Who is a Good Candidate for a Reverse Mortgage Line of Credit?
A HECM line of credit may be a good option for those who have the following needs:
Emergency Funds. Having a reverse mortgage line of credit can serve as an emergency fund for unexpected expenses or medical bills.
Long-term care expenses. With the rising costs of long-term care, having access to additional funds through a reverse mortgage line of credit can help cover these expenses.
Home renovations or repairs. A reverse mortgage line of credit can be used to make necessary home improvements without having to take out another loan or use savings.
Delaying Social Security benefits. For those who want to maximize their Social Security benefits by delaying payments, a reverse mortgage line of credit can provide income during that period.
Choosing a Reverse Mortgage Line of Credit
As with anything, there are always pros and cons. The same goes for a reverse mortgage line of credit. Here are the pros and cons of a reverse mortgage line of credit:
Here are some reasons to choose a reverse mortgage line of credit:
Financial Flexibility. A reverse mortgage line of credit provides you with significant financial flexibility. You can choose when and how much money to draw from your credit line, depending on your specific needs and circumstances.
Growth Over Time. The unused portion of a reverse mortgage line of credit grows over time. This growth means you could potentially access more funds in the future than what was initially available at the start of the loan.
Interest Charges. One of the upsides to a reverse mortgage line of credit is that you only pay interest on the money you’ve used. Unlike a traditional mortgage, where interest is charged on the entire loan amount from the beginning until it is paid off, with a reverse mortgage line of credit, you only pay interest on the portion of funds you have actually withdrawn.
No Monthly Payments. With a traditional home equity line of credit (HELOC), borrowers are required to make monthly payments on their outstanding balance. This is not the case with the reverse mortgage line of credit. However, you will still need to pay property taxes, homeowners insurance, and home maintenance costs.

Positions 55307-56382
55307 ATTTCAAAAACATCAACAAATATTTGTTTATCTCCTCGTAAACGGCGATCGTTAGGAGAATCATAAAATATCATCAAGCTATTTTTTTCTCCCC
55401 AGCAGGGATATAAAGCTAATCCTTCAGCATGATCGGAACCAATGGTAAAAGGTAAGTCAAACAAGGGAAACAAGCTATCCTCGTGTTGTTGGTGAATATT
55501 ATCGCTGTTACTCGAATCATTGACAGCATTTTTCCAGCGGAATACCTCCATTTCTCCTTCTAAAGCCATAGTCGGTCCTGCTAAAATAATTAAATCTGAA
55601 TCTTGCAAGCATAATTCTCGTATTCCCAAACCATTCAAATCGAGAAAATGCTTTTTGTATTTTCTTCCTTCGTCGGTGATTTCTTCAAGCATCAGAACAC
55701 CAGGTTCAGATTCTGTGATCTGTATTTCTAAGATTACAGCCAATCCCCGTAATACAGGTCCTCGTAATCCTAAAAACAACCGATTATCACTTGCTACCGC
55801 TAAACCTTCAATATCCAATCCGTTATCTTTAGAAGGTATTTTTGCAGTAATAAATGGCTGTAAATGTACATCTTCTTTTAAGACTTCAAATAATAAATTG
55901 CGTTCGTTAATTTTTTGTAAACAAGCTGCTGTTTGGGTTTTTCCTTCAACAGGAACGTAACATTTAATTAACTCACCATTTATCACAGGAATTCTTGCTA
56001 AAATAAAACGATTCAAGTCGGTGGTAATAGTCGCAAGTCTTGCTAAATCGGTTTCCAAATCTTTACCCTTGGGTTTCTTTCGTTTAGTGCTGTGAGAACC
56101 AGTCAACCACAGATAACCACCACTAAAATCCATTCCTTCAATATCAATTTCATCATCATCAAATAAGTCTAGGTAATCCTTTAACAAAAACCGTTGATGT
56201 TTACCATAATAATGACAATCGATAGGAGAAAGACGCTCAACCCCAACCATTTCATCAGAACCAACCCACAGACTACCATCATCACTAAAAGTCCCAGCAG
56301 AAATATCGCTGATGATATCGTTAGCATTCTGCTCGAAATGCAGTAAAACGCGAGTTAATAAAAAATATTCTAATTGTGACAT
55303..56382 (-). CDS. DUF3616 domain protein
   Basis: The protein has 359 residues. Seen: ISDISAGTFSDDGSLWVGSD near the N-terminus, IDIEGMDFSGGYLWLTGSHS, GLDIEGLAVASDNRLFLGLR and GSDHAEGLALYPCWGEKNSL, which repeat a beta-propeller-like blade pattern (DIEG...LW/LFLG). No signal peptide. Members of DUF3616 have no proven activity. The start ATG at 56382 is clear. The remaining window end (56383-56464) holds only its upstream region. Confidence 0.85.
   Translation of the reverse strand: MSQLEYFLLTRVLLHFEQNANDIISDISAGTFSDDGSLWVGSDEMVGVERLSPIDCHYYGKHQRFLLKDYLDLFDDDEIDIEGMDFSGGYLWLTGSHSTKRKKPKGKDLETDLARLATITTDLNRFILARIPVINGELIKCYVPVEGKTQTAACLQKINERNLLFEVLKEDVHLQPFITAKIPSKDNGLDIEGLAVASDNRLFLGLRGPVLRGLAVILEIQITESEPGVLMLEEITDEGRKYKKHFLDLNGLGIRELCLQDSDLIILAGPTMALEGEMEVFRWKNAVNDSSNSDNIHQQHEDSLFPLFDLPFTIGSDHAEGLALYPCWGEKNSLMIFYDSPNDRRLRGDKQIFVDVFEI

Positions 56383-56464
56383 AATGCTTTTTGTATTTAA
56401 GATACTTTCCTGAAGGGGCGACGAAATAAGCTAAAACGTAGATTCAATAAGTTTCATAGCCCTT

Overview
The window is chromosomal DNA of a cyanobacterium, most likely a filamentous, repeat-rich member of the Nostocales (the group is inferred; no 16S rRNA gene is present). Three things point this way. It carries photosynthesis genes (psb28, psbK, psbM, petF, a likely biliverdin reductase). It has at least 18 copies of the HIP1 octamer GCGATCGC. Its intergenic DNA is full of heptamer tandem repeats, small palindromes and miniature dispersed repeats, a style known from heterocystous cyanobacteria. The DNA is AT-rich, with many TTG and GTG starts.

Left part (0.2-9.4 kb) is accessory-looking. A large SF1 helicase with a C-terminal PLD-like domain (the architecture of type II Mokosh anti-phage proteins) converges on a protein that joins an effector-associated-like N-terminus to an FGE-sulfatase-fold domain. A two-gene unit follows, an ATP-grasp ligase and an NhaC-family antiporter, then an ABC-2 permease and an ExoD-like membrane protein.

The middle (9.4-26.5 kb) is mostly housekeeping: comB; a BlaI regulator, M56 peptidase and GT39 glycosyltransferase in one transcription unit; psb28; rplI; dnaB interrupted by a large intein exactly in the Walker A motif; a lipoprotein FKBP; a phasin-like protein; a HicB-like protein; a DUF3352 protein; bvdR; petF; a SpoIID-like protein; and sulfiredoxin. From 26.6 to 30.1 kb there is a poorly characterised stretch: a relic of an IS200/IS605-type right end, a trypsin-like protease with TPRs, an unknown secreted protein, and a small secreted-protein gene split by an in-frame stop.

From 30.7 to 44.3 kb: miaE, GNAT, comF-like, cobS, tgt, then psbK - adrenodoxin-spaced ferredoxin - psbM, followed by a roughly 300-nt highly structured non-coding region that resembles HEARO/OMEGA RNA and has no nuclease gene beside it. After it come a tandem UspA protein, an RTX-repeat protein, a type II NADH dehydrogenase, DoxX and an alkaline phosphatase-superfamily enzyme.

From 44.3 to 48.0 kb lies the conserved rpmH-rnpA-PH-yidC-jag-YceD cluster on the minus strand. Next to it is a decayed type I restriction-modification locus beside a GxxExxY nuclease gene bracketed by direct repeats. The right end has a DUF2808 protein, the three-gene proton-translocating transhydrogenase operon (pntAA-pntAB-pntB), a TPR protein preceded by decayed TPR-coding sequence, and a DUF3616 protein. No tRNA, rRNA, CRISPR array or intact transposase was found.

Non-Cancellation. Unlike a traditional HELOC, a reverse mortgage line of credit cannot be reduced, frozen, or revoked by the lender as long as you comply with the loan terms. Reverse mortgage loan terms include living in the property as your primary residence, staying up to date on property taxes and insurance, and keeping the home maintained.
Despite the many advantages of a reverse mortgage line of credit, it’s important to be aware of potential downsides:
Principal Limit Rule. In the first year, the borrowing limit is capped at 60% of your total loan amount. While this is in place to protect the longevity of your loan, it may limit your financial flexibility within the first year. This is true no matter how you decide to receive your reverse mortgage proceeds.
Processing Time. When drawing from your reverse mortgage line of credit, be mindful that the there may be a processing period. This delay might pose challenges for covering immediate expenses.
Adjustable Interest Rates. The only reverse mortgage payment option that comes with a fixed interest rate is the lump sum payment. Both the line of credit and monthly payment methods come with variable interest rates.
Is a Reverse Mortgage Credit Line Right for You?
A reverse mortgage line of credit is a financial tool that offers you the potential for greater financial peace of mind, with features such as no monthly payments, and no risk of cancellation if you adhere to the loan terms.
While there are considerations to take into account, such as the principal limit rule, processing times, and variable interest rates, the benefits could make this a viable option for many homeowners.
As with any financial decision, it’s critical to thoroughly research and consult with a financial advisor to ensure a reverse mortgage line of credit is the right fit for your specific needs and circumstances.
This information is intended to be general and educational in nature and should not be construed as financial advice. Consult your financial advisor before implementing financial strategies for your retirement.